That was in May.

The pigs are gone; the streets of Cairo and other cities are awash in rotting organic matter; the zabaleens still live in squalor; and, Egypt is sinking in its own garbage.

“The problem is clear in the streets,” said Haitham Kamal, a spokesman for the Ministry of State for Environmental Affairs. “There is a strict and intensive effort now from the state to address this issue.”

Photo courtesy: Shawn Baldwin for The New York Times
A woman picked through garbage in Cairo. A delicate balance of trash collecting has been upset, and garbage is everywhere.

In an attempt to clean up the garbage, the government hired multinational garbage companies. These companies decided that the best method would be to set up garbage bins all over the city; but, they did not count on the mindset of the city's inhabitants. People were not used to removing their own garbage, they were used to their garbage being collected at their front door.

The zabaleen still collect some garbage; but, they are sticking to their pledge not to dispose of 99% of the organic waste. Since their pigs have been killed, they own only a few goats now; and, their need for organic waste is almost non-existent.

Instead they dump the organic refuse wherever they can; or, at best, pile it beside trash bins scattered around the city by the international companies that have failed miserably at keeping up with the refuse.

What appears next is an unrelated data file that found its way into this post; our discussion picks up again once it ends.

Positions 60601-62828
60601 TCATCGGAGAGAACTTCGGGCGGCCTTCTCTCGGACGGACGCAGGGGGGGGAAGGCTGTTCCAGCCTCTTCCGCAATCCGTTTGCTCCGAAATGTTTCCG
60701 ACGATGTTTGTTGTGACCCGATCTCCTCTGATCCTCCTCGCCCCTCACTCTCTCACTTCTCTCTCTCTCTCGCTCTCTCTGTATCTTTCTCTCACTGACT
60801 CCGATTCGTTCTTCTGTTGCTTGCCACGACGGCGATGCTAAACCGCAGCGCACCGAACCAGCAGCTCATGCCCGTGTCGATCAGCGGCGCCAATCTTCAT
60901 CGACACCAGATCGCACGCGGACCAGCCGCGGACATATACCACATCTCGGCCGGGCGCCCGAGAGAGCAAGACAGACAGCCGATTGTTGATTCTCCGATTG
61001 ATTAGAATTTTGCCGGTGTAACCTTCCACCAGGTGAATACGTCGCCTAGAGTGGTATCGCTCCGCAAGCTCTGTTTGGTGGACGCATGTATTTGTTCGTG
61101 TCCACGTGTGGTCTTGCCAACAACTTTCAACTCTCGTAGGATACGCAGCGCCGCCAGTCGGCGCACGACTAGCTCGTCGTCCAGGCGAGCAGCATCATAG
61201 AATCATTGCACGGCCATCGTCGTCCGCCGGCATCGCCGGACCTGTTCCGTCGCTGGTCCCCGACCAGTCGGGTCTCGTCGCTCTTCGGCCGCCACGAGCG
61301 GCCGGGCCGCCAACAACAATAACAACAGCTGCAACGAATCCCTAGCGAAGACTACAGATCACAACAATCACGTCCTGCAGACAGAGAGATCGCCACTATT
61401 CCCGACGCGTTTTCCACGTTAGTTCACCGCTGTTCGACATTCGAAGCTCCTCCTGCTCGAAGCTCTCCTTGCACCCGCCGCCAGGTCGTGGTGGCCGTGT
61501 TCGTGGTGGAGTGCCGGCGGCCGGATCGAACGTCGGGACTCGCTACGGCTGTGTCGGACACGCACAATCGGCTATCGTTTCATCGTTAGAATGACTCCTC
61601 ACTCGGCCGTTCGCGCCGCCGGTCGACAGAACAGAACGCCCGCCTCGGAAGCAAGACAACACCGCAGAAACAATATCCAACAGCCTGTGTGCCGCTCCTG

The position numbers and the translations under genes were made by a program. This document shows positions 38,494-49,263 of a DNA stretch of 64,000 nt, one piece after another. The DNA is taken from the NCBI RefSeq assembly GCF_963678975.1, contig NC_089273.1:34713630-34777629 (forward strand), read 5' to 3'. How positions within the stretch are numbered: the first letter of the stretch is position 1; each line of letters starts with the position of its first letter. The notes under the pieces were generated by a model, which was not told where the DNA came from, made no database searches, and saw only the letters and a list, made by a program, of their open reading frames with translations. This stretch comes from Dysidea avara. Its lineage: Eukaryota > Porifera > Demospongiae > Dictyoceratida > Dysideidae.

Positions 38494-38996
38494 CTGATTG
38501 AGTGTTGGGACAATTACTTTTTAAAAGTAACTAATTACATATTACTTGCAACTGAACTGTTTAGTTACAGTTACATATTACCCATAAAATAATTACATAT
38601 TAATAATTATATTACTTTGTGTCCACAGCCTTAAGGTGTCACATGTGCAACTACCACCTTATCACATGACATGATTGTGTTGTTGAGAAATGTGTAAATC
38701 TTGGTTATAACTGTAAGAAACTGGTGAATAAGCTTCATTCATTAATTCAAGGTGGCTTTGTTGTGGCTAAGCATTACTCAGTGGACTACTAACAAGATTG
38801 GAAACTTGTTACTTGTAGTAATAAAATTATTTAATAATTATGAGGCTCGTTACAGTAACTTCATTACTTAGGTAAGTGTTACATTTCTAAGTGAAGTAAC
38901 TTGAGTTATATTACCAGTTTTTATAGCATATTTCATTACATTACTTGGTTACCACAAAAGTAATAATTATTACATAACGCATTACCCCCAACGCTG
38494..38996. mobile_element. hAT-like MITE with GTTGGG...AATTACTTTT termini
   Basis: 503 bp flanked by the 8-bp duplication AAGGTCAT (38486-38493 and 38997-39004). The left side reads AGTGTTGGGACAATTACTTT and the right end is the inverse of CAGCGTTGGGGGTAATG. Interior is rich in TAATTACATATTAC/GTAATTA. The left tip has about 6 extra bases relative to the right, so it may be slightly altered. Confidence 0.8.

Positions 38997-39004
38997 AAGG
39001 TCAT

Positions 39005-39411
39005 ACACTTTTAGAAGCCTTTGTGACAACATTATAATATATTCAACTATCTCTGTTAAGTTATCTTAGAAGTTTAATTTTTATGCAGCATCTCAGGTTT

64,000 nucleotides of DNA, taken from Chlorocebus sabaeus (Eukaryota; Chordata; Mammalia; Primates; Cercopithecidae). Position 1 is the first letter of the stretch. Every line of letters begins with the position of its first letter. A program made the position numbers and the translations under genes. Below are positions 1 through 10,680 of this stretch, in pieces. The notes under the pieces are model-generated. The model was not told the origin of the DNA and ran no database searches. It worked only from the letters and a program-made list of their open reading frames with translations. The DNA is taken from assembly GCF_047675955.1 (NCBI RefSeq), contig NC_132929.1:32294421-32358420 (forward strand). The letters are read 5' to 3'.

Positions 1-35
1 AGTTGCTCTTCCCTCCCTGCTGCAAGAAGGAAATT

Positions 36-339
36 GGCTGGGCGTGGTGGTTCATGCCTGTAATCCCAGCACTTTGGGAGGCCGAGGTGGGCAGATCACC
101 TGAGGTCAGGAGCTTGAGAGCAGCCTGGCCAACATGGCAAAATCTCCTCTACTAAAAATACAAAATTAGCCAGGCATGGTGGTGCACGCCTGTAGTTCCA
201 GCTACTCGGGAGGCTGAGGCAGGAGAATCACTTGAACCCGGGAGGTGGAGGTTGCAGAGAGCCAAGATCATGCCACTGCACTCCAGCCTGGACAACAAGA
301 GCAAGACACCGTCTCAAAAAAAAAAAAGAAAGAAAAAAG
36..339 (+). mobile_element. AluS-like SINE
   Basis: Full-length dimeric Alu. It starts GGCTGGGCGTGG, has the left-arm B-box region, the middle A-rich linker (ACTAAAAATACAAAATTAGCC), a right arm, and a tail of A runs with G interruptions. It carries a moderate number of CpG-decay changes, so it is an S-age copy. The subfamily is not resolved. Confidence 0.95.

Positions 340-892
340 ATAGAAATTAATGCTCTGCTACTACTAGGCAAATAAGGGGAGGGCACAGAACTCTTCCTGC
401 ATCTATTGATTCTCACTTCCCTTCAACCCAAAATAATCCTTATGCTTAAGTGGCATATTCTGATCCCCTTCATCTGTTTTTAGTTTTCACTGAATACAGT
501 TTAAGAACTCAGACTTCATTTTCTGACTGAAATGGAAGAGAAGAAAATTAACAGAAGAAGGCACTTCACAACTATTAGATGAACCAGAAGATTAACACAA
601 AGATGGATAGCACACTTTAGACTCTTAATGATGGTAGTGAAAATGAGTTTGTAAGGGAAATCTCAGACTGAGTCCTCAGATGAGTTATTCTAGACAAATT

And; then, just when you thought matters couldn't get any worse for the beleaguered Egyptian people, along comes a strike by the employees of one of the multinational companies. The men and women in green uniforms with crude brooms who are dispatched around the city stopped working in a dispute with the city.

The government says that the dispute has been resolved, but nothing has been done to repair the damage to the informal system that once had the zabaleen take Cairo’s trash home.

The garbage is only the latest example of the state’s struggling to meet the needs of its citizens, needs as basic as providing water, housing, health care and education.

Who knows where this will end. World organizations may have to step in due to the very real danger of plagues and other deadly virus' taking hold of an unsuspecting and vulnerable population.

A video showing the zabaleen, their pigs and their lifestyle before the Egyptian government slaughtered all the pigs. Things have worsened since the pig cull.

Via: The New York Times